Thursday, June 17 : Of Montreal's Kevin Barnes Talks New Album, Tour With Janelle Monáe
"I've always had a suspicion of the Catholic Church, even as a kid."
"I've always had a suspicion of the Catholic Church, even as a kid."
False Priest, the new album from Athens glam-funk freaks of Montreal, is coming this fall. Frontman Kevin Barnes recorded much of it in Los Angeles, working with the producer and composer Jon Brion (Fiona Apple, Kanye West). The album will feature collaborations with like-minded R&B sirens Solange Knowles and Janelle Monáe. And according to Barnes, it'll also feature a ton of trunk-rattling bass, a first for an of Montreal album.
We recently caught up with Barnes as he was finishing work on the album. We talked about the Catholic Church, what False Priest will tell you about your car stereo, and the touring extravaganza of Montreal is planning with Janelle Monáe.
Pitchfork: The new album is called False Priest. What does the title mean?
Kevin Barnes: It's open to interpretation. At first-- just as with most things I do-- I didn't really think it had a meaning. But the meaning I've grown to attach to it is sort of a sense of a false policing of yourself, or your psyche-- creating false limitations for yourself, as if there was a false priest inside of all of us that controls us.
Pitchfork: Do you mean inhibitions?
KB: On some level. But inhibitions can stem from so many different sources. We all have our sense of right or wrong, or acceptable or unacceptable thinking or behavior. Especially for me, growing up Catholic, the word priest has more significance than it would for someone who didn't go through that. I've always had a suspicion of the Catholic Church, even as a kid. My brother [artist David Barnes] and I, in our theatrical performances, address that a lot as well: the hypocrisy and the negative aspects of the Church.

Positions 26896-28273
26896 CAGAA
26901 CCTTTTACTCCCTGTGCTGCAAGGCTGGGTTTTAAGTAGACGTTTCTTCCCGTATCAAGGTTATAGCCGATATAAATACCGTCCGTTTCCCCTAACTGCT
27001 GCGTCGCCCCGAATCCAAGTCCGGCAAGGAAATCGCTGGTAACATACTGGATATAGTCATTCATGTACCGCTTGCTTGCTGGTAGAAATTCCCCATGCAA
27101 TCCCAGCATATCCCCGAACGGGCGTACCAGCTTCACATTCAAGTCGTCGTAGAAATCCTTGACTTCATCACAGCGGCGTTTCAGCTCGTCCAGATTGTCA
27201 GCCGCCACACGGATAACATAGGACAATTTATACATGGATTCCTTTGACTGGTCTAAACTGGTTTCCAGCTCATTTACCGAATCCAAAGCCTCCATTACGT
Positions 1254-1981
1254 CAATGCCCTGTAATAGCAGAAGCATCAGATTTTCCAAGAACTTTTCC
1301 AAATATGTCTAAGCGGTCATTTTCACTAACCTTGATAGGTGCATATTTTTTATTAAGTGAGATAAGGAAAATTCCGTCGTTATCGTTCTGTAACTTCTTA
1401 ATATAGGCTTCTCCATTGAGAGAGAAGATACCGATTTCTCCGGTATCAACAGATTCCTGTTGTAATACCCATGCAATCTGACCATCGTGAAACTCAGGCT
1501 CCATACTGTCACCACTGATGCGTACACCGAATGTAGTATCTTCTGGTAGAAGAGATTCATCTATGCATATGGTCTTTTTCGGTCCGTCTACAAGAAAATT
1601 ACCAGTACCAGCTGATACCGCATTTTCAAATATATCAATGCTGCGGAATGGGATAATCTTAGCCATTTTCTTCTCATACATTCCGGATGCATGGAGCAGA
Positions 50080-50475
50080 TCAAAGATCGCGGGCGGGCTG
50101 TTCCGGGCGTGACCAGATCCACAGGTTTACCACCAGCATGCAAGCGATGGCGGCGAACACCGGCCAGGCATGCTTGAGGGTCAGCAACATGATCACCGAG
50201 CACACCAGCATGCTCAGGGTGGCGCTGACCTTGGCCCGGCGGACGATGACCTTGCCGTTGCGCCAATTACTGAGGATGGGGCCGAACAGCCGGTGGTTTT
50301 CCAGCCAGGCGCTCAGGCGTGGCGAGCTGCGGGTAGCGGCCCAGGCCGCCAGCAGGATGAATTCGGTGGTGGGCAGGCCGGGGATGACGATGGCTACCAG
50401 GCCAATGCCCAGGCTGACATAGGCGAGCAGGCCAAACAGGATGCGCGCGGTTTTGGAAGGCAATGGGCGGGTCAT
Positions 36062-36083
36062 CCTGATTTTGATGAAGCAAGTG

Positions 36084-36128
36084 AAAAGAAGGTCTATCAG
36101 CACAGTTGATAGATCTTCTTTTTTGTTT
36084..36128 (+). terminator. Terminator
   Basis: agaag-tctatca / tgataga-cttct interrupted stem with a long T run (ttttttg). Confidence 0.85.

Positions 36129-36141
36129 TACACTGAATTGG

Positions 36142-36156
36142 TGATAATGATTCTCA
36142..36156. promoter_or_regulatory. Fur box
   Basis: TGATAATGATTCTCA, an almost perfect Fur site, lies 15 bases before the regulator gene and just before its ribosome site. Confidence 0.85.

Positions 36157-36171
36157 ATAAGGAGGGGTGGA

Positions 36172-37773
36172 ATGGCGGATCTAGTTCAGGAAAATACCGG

Pitchfork: A lot of artists who grew up Catholic and are conflicted about it seem to end up creating work informed by their experiences with the Church.
KB: Yeah, I guess there's something to it. A lot of people take a lot from it. It gives them a sense of balance. It gives them a sense of control, as if they don't feel like there's total chaos. It gives their life meaning on some level. But it never really worked for me. My two sisters go to Church every Sunday. My parents go to Church every Sunday still. It's just my brother and I, for some reason, who didn't connect with it.
Pitchfork: How much did you work with Jon Brion on this one? Did he produce the whole album?
KB: No, he didn't produce it. Basically, I made a record in my home studio. By of Montreal standards, by the previous records' standards, I made a record; it was basically done. And then I came out to L.A., to Ocean Way studios with Jon. He basically showed me how I could make it sound a lot better, improve the fidelity, get more low end, expand the audio spectrum. And so we cut live drums on top of my programmed drumming, and we recut all the bass guitars and added a whole bunch of synthesizers. I basically came to Jon with a finished record, and we improved upon it.
Pitchfork: Is this the first time you've done a really high-fi recording?